Warning, extremely long wrap-up of three days of odds and ends below.

• Left-leaning economists are jumping on the bandwagon of the Fed using NGDP level targeting, which in a sense is really just a statement of commitment. So far, the Fed looks more likely to throw in with another round of quantitative easing.

• Protesters staged an Occupy Fox Studios event outside the Fox lot during their shareholder’s meeting today in LA. Jon Weiner has a report in The Nation. Here is the list of grievances against Fox that protesters put together. If anything, the action was more heated inside.

• Dick Cheney’s daughter Liz is leading the charge for Ohio’s anti-union law, which faces a referendum in a little over two weeks. Dan at Pruning Shears has a good report on the No on Issue 2 campaign.

• House and Senate leadership are inserting themselves into the workings of the Super Commitee, which is floundering. At the behest of the austerity class, I’m sure.

• Meanwhile, we’re a month away from another major appropriations showdown. Today Jack Lew flat-out asserted that the President would veto any spending bills that had unrelated ideological policy riders attached to them.

• The EPA plans to regulate the water from fracking. Let’s see the rules, but a good start.

• The White House nominated Thomas Hoenig, late of the Kansas City Fed, to be the number 2 at the FDIC. Hoenig was an inflation hawk as a Fed President, but he also wanted to break up the big banks. And unlike Jon Huntsman, I think he means it. So this could work out.

• After Rand Paul initially blocked it, the Senate HELP Committee passed a reauthorization of No Child Left Behind with a bipartisan 15-7 vote. The bill would sharply curtail federal oversight of public schools.

• The Justice Department wants the Supreme Court to take a take it or leave it approach to the health care challenge. They want the court to strike down other aspects of the law if the individual mandate is found unconstitutional.

• That SEC/Citigroup settlement isn’t a done deal. It has to be blessed by a federal judge, and they drew one who has been skeptical in the past of SEC operations.

• Actually, I’m OK with HHS allowing the use of nurse practitioners instead of physicians for more routine cases.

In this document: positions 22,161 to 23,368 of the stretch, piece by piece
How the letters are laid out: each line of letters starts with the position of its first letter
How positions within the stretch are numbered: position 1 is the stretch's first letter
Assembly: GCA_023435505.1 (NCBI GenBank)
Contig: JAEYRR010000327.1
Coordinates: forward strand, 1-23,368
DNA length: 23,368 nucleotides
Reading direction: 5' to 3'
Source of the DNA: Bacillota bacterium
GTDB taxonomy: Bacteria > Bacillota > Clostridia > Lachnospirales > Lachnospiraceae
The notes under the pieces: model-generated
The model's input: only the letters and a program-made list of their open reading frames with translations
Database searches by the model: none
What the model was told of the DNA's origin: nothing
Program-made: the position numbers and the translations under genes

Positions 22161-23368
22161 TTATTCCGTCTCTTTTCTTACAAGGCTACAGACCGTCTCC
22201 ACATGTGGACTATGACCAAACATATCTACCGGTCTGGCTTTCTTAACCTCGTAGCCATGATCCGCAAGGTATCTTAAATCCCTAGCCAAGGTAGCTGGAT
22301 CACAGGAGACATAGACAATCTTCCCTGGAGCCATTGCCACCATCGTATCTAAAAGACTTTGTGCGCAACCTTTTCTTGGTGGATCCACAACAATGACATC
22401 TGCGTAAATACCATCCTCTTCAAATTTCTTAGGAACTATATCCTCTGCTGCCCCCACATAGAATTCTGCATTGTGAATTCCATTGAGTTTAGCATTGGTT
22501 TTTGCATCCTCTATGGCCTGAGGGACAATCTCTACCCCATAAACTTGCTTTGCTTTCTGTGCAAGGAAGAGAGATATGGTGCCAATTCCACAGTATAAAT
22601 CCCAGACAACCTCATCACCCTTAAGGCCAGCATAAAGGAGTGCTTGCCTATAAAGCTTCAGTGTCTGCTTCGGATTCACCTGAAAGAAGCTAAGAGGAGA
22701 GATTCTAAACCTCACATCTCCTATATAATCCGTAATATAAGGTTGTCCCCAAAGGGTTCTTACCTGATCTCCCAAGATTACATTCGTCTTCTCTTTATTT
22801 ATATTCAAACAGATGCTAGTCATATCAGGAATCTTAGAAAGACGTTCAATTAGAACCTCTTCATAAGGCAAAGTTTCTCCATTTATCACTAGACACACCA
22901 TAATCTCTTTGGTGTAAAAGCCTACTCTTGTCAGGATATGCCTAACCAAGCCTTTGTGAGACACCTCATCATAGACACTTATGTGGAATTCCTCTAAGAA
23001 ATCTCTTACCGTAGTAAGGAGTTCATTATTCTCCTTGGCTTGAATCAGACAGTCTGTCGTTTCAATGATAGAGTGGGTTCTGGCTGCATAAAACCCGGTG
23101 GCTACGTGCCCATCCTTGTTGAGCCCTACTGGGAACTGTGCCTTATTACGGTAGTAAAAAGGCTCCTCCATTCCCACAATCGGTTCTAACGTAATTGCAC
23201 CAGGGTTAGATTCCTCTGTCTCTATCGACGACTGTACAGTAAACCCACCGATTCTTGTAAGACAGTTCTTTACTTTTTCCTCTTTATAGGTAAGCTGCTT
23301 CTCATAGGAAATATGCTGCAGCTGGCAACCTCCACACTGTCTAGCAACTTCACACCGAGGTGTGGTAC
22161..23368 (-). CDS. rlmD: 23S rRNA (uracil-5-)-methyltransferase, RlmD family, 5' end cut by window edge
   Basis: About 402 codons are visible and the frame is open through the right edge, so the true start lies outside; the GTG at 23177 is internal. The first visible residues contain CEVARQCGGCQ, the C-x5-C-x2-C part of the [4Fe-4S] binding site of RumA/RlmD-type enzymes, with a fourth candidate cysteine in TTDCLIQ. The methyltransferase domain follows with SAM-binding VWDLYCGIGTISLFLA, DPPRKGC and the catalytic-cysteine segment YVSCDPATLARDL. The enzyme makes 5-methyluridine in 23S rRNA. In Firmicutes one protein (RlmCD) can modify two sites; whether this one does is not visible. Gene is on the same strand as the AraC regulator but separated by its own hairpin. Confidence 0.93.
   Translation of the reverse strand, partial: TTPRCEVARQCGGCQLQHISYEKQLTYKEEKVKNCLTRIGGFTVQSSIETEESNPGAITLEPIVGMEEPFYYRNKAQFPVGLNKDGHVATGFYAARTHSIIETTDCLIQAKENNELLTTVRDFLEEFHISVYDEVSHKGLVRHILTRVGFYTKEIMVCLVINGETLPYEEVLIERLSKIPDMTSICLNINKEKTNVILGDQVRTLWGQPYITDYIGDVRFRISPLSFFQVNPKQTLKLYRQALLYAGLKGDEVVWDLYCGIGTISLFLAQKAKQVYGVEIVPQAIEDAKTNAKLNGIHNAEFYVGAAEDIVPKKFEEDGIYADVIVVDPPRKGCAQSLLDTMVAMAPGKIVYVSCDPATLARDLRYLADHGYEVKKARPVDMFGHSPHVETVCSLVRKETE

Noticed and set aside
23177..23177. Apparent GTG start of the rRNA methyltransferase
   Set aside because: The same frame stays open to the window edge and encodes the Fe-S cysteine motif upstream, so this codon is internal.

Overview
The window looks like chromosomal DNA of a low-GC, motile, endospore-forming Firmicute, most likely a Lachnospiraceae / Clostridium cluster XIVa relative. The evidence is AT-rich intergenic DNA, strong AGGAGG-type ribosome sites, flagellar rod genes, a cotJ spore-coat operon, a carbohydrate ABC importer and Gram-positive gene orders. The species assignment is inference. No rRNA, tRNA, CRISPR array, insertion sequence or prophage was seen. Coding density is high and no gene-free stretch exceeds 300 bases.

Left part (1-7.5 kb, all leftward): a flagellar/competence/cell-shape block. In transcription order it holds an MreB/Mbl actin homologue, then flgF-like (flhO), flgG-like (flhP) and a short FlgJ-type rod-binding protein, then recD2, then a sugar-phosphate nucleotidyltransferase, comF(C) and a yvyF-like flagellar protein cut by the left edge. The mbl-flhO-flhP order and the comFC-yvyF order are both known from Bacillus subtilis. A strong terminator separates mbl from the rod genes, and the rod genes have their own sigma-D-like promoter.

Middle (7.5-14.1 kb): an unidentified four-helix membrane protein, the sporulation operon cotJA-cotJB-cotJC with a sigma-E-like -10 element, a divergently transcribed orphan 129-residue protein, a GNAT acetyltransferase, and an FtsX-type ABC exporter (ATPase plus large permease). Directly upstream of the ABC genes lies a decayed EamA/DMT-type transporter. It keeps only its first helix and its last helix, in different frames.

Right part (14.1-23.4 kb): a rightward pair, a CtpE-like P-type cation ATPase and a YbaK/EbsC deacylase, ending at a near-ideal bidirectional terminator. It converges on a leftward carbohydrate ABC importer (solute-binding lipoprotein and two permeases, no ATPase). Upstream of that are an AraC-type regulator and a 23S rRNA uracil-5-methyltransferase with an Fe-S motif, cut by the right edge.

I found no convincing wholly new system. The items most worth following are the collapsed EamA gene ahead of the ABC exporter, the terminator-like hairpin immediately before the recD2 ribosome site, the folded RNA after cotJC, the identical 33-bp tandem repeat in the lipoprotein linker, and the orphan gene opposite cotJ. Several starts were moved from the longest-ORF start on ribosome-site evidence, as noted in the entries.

• Eric Cantor’s aborted inequality speech was fairly ridiculous, by the way. Honestly, I read the whole thing and I don’t know what his point is. Maybe that we should all be like Steve Jobs. Was it a drug legalization speech?

• The accountable care organization regulations are really only for a pilot program, but if they do get traction it would usher in a new way of paying for health care in America.

• Several solar companies filed a petition with the Commerce Department over illegal solar subsidies from the Chinese government toward their domestic industry. This does make the price of solar go down, so there are benefits to it, but not for some forms of domestic manufacturing.

• Melody Barnes is the latest policy adviser to leave the White House.

• Yes, a $2 trillion pyramid would be a pretty good idea.

• Phil Angelides, chair of the Financial Crisis Inquiry Commission, sounds downright giddy about Occupy Wall Street. Would love to hear the FCIC report on the people’s mic.

• Conservatives have figured out that the easiest way to stop abortions is to shut down access to them.

• Harry Reid has now come out against the Keystone XL pipeline. Maybe he’s heard about the Koch Brothers connection.

• Mitt Romney basically endorsed the Ryan budget, but I’m sure by next week he’ll flip on it.

• Seniors will see a 3.6% increase in their Social Security checks, thanks to the cost of living adjustment that everyone wanted to mess with earlier this year.

• The President has written personal checks and made phone calls based on some of the letters he reads from ordinary Americans. So if you wrote to the President, and you didn’t get an Obama check back, well then you’re just not that compelling a writer.

• Important to be cautious here, but there are a few signs of an improving economy. Not enough to make any headway on employment, however, so this is not good enough.

• Haven’t really followed the Marco Rubio story, but it appears that WaPo overhyped it, and also that Rubio embellished (and continues to embellish, as his website still has inaccurate information).

• Good stuff from Markos on the slow death of the Blue Dogs.

• Tommy Thompson thinks that sons and daughters just need to lighten up and let their grandma die. That’s going to go over well.

• Brian Sandoval blinked, and the Nevada caucuses may be pushed back behind Florida, in the interests of stopping the escalation of the primary schedule wars.

• Not just Gadhafi: Colombia killed a top FARC leader this week.

• With any luck we’ll have a malaria vaccine soon, which would be a tremendous human accomplishment.

• Tony Bologna won’t have a vacation this year, although it looks like to him, pepper spraying protesters IS his idea of a vacation.

Awwcuppy Wall Street. Hopefully something will knit a sweater for a penguin with a “We are the 99%” slogan on it.

Clinton Foundation: Celebrity Division is hilarious.

David Dayen

David Dayen